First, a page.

Bankrupt firm aided by Internet grant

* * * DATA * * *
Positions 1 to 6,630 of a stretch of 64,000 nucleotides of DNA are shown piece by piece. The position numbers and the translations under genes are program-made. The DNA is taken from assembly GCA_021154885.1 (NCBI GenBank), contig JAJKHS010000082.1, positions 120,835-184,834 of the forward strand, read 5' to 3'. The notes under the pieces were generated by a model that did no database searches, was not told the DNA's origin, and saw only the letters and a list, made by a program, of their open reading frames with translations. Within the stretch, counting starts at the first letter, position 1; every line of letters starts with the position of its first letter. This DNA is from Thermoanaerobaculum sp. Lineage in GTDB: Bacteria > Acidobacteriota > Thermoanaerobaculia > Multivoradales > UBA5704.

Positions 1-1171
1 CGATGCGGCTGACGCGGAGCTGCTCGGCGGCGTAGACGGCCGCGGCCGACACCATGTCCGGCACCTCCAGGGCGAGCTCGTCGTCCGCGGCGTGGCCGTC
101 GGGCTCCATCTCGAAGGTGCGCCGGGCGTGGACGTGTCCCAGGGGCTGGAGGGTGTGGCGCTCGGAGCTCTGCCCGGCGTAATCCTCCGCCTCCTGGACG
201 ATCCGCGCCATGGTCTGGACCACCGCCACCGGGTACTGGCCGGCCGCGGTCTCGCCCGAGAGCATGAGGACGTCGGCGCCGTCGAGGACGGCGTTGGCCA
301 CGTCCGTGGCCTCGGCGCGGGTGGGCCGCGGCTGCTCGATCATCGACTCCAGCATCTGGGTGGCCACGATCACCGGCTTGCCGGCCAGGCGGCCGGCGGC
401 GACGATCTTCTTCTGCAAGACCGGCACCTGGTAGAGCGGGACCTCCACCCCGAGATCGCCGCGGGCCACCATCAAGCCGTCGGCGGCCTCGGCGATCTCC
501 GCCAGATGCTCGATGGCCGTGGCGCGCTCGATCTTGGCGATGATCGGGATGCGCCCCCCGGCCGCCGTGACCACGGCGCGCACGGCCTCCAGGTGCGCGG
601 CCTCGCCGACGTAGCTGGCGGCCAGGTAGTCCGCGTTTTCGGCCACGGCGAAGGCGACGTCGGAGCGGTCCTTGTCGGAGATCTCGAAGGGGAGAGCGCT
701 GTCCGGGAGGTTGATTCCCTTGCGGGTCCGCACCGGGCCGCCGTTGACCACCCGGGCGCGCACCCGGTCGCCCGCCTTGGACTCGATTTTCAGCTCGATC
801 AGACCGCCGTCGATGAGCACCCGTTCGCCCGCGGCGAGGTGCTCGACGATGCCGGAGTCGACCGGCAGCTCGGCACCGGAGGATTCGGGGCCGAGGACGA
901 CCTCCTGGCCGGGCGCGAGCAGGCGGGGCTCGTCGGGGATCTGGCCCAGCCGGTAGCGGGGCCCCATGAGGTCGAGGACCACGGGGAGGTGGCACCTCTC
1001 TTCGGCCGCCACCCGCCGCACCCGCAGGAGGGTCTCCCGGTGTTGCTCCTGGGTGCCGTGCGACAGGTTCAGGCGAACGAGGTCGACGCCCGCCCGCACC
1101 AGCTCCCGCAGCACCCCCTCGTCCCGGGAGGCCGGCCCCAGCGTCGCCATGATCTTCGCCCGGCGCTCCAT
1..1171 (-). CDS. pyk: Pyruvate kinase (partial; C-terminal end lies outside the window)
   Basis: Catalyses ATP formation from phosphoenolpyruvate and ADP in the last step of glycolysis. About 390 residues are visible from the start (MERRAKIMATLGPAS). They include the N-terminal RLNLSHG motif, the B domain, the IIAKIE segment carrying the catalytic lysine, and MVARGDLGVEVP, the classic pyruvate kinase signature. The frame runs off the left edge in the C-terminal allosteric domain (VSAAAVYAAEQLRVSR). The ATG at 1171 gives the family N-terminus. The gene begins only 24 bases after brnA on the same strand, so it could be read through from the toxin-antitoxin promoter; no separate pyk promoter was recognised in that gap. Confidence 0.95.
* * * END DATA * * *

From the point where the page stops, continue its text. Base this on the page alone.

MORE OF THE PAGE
SUMMIT COUNTY – While one Internet company is pursuing plans to erect towers to provide Summit County with improved, high-speed Web access, another company has had trouble keeping existing Internet service online.But beneath the surface, both companies are run by the same man, mired in bankruptcy proceedings with one company and awarded a contract with hundreds of thousands of dollars in taxpayers’ money with the other.Furthermore, an elected official charged with administering the public contract is related to the companies in another way. And, the high-tech entrepreneur who started both the companies stands to gain the most, with plans to merge the two entities and consolidate their employees, assets and customers – obtaining 100 percent ownership of the new firm for himself and family members.Greg Friedman is chief executive officer of Peak Speed Communications. The Summit County Telecommunications Consortium (SCTC) awarded Peak Speed a contract to connect the county’s government agencies and nonprofits with the state’s high-speed data network. Money from the state’s Beanpole Project is paying for the contract, worth about $456,000, plus another $200,000 in existing Internet access fees that Peak Speed will collect from town and county government users.The SCTC comprises local elected officials and staff members from Summit’s four town and county governments.The project is behind schedule. According to the SCTC contract with Peak Speed, the wireless Web service was supposed to be up and running this month. Peak Speed, however, has just begun to seek approval from the county’s planning commissions to erect the six towers necessary for relaying the wireless data signal. Friedman said last week he expects final approval by the end of July and the towers to be standing within 30 days after that.Following Friedman’s first appearance before the Tenmile Planning Commission May 8, SCTC chairman Bernie Zurbriggen said a provision in the contract that outlines charges against Peak Speed for delays – $656 for each day past the deadline – would not be enforced. Zurbriggen said the deadline was contingent on zoning approval for the towers.”The delay has been the result of two factors,” Zurbriggen told the Summit Daily News. “One is the weather. And, we weren’t thinking about having to go through the planning commissions. I should have known better.”Zurbriggen was a commissioner for 12 years with Frisco and the countywide planning commissions.Zurbriggen and Friedman also are aware of the importance of planning commissions through the business of Friedman’s other company, Netbeam.Friedman, along with his wife and other investors, formed Netbeam in Breckenridge in 1999 and began offering wireless Internet service. Zurbriggen was an initial Netbeam investor and corporate director.According to former Netbeam employee Christy Annis (before marrying and changing her name to Christy Morton), the company made a practice of skirting planning and zoning requirements in putting up towers.In Eagle County, the Community Development Department confirmed that Netbeam was caught erecting towers in Eagle County without approval. Department director Keith Montague said Netbeam employees were very cooperative once notified and have since complied with land use codes.Other setbacksand a bailoutNetbeam has experienced recent problems with existing towers, leaving Breckenridge customers without Internet service. The last week of April, employees of Avon-based AGM, the owners of KTUN and KSMT radio stations, removed Netbeam’s equipment from a tower on Gibson Hill. AGM removed the equipment because Netbeam was delinquent in its rent payments.That’s not the story Netbeam customers heard. Customers contacted by the Summit Daily News said Netbeam employees told them, in separate instances, that the tower had been vandalized, equipment had been removed by mistake during cleaning and that problems rested not with the tower but with faulty cables.Friedman initially told the Summit Daily News the tower equipment was removed by mistake during cleaning but later confirmed that the rent had not been paid.”We squared up, and everything got put back,” Friedman said May 9. After that, he clarified his statement and said that a portion of the rent was paid and that he had reached terms with AGM on paying off the balance.Netbeam has had cash-flow problems since early 2001. With a large (albeit disputed) debt to Qwest for equipment, unpaid taxes to Summit County, the state of Colorado and other governments, and mounting concerns from unpaid employees, Netbeam filed for federal Chapter 11 bankruptcy protection in July 2001.This common form of bankruptcy filing frees a company from creditors’ lawsuits while it reorganizes its finances. A reorganization plan must be accepted by a majority of a creditors committee and be ratified by a federal judge.In November 2002, Netbeam and a former board director settled class-action lawsuits over the wage claims. Denver attorney Joe Zonies reached a settlement with Steve Santamaria, a Liberty Satellite and Technology (LSAT) executive who joined Netbeam’s board after LSAT invested in Netbeam to the tune of $2.7 million, according to bankruptcy documents. The settlement was for $150,000. Netbeam’s insurance carrier settled the wage claims for $200,000.Netbeam submitted its fifth plan for reorganization to the U.S. Bankruptcy Court in Denver on April 25, after the committee of creditors responsible for approving the plan rejected the previous four.According to the bankruptcy court documents, Netbeam officials hope the reorganization will work out as follows:- Most directors in Netbeam would give up their interest in the company. Zurbriggen, who reports no longer being a Netbeam officer, would give up his $30,000 investment. The total private investment amounted to about $680,000. The company and investors never signed or recorded the financing agreements.- The largest investor, LSAT, which pumped $2.7 million into Netbeam in 2000, would recoup about $125,000 in the form of a lien on Netbeam assets. LSAT is related to Denver cable TV and telecom investor John Malone, formerly of TCI Cable, now heading Liberty Media.- Other creditors, such as those that provided financing for Netbeam vehicles, already have or will collect their investment through the sale of those vehicles.- Friedman and his wife, Judith A. Mercer-Friedman, plan to give up their accrued salaries (set by the Netbeam board) of $495,000 and their 22 percent interest in Netbeam in exchange for 100 percent equity in the reorganized company once it merges with Peak Speed. The court rejected an initial motion for the Friedmans’ continued salary, instead approving a $10,000 monthly draw for Greg Friedman and a $7,500 draw for Judith Mercer-Friedman. They had asked for much more – an annual $185,000 and $120,000, respectively.Netbeam needs about $226,000 to make the bankruptcy and to satisfy the claims, according to the court filing, and as of the April 25 filing, had $10,000 on hand.The court documents also shed light on how Netbeam and Peak Speed are now operating – and how the contract won by the latter will help bail out the former. The two companies currently operate out of the same Airport Road office in Breckenridge.Because of credit issues, Netbeam was unable to continue obtaining workers compensation insurance, a legal requirement. So, employees were shifted to Peak Speed. In essence, Peak Speed contracts with Netbeam to provide employees, and Netbeam provides the hardware and infrastructure necessary for Internet service. After July 10, 2001, Netbeam began handing all its new customers over to Peak Speed’s subscriber rolls.Peak Speed also helps keep Netbeam afloat with a revolving line of credit, which Netbeam otherwise would not be able to obtain. The credit line was set at $50,000, despite an objection from the bankruptcy creditors committee, and as of Dec. 31, the outstanding balance was actually $50,868.66, according to the court documents.In addition, the Friedmans plan to pump more cash into the Peak Speed-Netbeam operation and make the bankruptcy plan feasible by obtaining two mortgages on their Breckenridge home. According to the bankruptcy filing, the mortgages would produce an additional $140,000.—An uncertain futureThe merged company’s profitability rests heavily on its ability to attract customers, according to the bankruptcy filing, and thus the contract awarded by the SCTC looms large.Zurbriggen has said multiple times, including a January Summit Daily News story, he recused himself from contract selection process based on his previous relationship to Netbeam. He also said that he thought the two other bids, by Qwest and a Denver company called Brunetti, DEC, were too expensive and unrealistic (an opinion repeated by other consortium officials).According to minutes from the August SCTC meeting when the contract was awarded, five people voted in favor of the deal with Peak Speed, including Zurbriggen.The situation is complicated by the fact that Comcast cable TV, which recently purchased AT&T Broadband, and Qwest are developing similar high-speed Internet access offerings, presenting pending competition for Peak Speed.Currently, Colorado.Net offers both wireless and telephone line DSL high-speed Internet access.There are other possible conflicts of interest. For example, the Breckenridge attorney who is acting as the trustee for the SCTC contract, Royal Daniel III, is also the incorporating attorney for Netbeam and Peak Speed.County officials said May 9 they were concerned about the financial stability of Netbeam and researched the contract before approving it.County Commissioner Gary Lindstrom said he has raised questions about Peak’s viability, but he was assured by staff that it had thoroughly checked out the company. Since the contract was awarded, Lindstrom has again asked for more research to be done.County manager Ron Holliday said “the county attorney did due diligence to see if we wanted to get into bed with any of these companies, and we were satisfied.””Maybe we need to look at it again,” Holliday said.Reid Williams can be reached at (970) 668-3998, ext. 237, or firstname.lastname@example.org.—Netbeam Timeline1999, June – Netbeam begins operation in Summit County, founded by Greg Friedman, his wife Judith A. Mercer-Friedman, other family members and private investors. Based in Breckenridge, the company offers high-speed, wireless Internet access.2000, January – Netbeam executives announce financing has secured $2 million in investments, with as much as $20 million possible thanks to infusions from the former TCI Satellite Entertainment and telecom investor John Malone.2001, May – Numerous Netbeam subscribers complain of lack of Internet service. Company officials report technical problems, but employees report massive layoffs.After a Summit Daily News story reporting the complaints, Netbeam employees in Arizona and Utah, in addition to local workers, report being unpaid.2001, May – Summit County begins receiving grant money from the state to initiate a project to develop telecommunications infrastructure in the county. The Summit County Telecommunications Consortium is charged with carrying out the project.2001, May – Bernie Zurbriggen, chairman of the telecommunications consortium, quits as a board director for Netbeam, foregoing his private financial investment.2001, June – Attorneys file class-action suits against Netbeam and its officers on behalf of employees who claim they are owed back wages and benefits.2001, June – Greg Friedman files papers with the Secretary of State forming Peak Speed Communications, another Internet company. Friedman is listed as the sole director with 1,000 shares of stock.2001, July – Netbeam files for Chapter 11 reorganization in U.S. Bankruptcy Court.2001, August – The Summit County Telecommunications Consortium issues a request for proposals from companies capable of installing high-speed Internet infrastructure. Qwest, Denver-based Brunetti, DEC, and Netbeam submit bids. After consortium members raise concerns about Netbeam’s bankruptcy proceedings, Peak Speed takes over the bid.2001, October – Netbeam continues to operate its Internet service and erects a new transmission tower on Baldy Mountain.2002, August – The Summit County Telecommunications Consortium unanimously votes to award Peak Speed the contract for the Internet project.2002, August – Documents recorded with the Secretary of State’s office show the initial 1,000 shares of Peak Speed stock have increased to 500,000 shares.2002, October – Documents recorded with the Secretary of State’s office show Peak Speed stock shares have increased to 1,000,000 shares.2002, November – Attorneys representing former Netbeam employees in class-action lawsuits reach a $150,000 settlement with a former Netbeam board member and a $200,000 settlement with Netbeam’s insurance carrier.2003, April – Netbeam submits its fifth plan for bankruptcy reorganization. The previous four were rejected by a committee of creditors.2003, May – The initial deadline for substantial completion of the Internet project passes.2003, May – The Friedmans make their first appearance before a planning commission seeking approval to construct two of six towers in the Internet project.2003, July – Expected completion date for construction of the transmission towers in the Internet project.